Early 1860s

Emily Dickinson’s reclusiveness increases. While the origin of this departure from social life is specifically unknown, Dickinson’s withdrawal from society also marks the beginning of one of her most productive times, artistically. 

 

“A Charm invests a face 

Imperfectly beheld – 

The Lady dare not lift her Vail – 

For fear it be dispelled – 

But peers beyond her mesh – 

And wishes – and denies – 

Lest interview – annul a want – 

That Image – satisfies-” (Dickinson, Fr430A)

1855, November

Following the death of David Mack, the Dickinson family purchases and returns to the Homestead on Main Street. Edward Dickinson remodels the house and constructs a small conservatory for Emily and Lavinia.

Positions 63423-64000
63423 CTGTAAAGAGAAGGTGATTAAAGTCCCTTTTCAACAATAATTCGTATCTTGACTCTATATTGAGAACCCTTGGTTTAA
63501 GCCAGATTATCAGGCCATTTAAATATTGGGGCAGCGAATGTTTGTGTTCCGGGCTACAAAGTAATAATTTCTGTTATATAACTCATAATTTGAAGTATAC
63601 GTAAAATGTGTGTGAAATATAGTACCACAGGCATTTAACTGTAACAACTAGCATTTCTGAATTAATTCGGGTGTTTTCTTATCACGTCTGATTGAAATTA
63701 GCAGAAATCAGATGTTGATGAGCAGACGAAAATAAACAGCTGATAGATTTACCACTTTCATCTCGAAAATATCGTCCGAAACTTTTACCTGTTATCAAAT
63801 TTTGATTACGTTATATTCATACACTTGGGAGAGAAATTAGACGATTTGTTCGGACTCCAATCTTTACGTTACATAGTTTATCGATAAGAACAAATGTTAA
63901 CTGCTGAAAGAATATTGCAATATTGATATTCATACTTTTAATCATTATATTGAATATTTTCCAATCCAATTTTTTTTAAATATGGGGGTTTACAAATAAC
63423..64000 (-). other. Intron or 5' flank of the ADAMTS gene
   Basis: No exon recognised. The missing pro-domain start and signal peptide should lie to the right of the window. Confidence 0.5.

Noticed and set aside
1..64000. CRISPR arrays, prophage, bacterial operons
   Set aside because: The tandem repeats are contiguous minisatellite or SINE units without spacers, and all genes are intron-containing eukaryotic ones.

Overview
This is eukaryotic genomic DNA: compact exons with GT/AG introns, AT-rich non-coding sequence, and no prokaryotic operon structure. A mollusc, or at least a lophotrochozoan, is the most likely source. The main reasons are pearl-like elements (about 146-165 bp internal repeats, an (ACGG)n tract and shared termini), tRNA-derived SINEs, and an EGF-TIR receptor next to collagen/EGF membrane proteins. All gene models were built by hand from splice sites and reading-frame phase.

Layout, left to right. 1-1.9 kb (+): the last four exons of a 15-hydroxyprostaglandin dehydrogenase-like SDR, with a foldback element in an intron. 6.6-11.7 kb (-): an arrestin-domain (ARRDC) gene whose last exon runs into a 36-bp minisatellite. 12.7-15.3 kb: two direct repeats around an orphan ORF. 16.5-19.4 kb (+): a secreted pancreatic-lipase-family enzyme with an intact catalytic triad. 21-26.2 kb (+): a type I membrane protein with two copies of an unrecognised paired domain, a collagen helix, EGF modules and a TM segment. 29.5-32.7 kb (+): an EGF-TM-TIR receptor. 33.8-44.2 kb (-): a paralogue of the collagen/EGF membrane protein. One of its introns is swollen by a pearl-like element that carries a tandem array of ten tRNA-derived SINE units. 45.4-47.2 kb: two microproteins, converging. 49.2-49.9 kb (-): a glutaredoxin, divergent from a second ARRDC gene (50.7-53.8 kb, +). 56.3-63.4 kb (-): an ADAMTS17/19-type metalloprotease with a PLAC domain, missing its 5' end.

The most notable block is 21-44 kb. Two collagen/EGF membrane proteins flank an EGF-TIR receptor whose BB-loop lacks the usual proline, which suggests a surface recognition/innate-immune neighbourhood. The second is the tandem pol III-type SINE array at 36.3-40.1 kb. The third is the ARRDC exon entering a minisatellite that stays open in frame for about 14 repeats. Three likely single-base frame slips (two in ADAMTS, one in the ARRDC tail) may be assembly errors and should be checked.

1875, 15 June

Emily Norcross Dickinson suffers a stroke that produces “a partial, lateral paralysis.” The next summer she falls and breaks her hip, becoming permanently bedridden, and requiring further care. For the next seven years, until her death in 1874, Emily and Lavinia cared for their mother in her convalescence. 

 

“…have never seen a daughter so devoted.” (Harriet Jameson, Lavinia’s neighbor, 11-10-[1882], Container 5, Jameson Papers)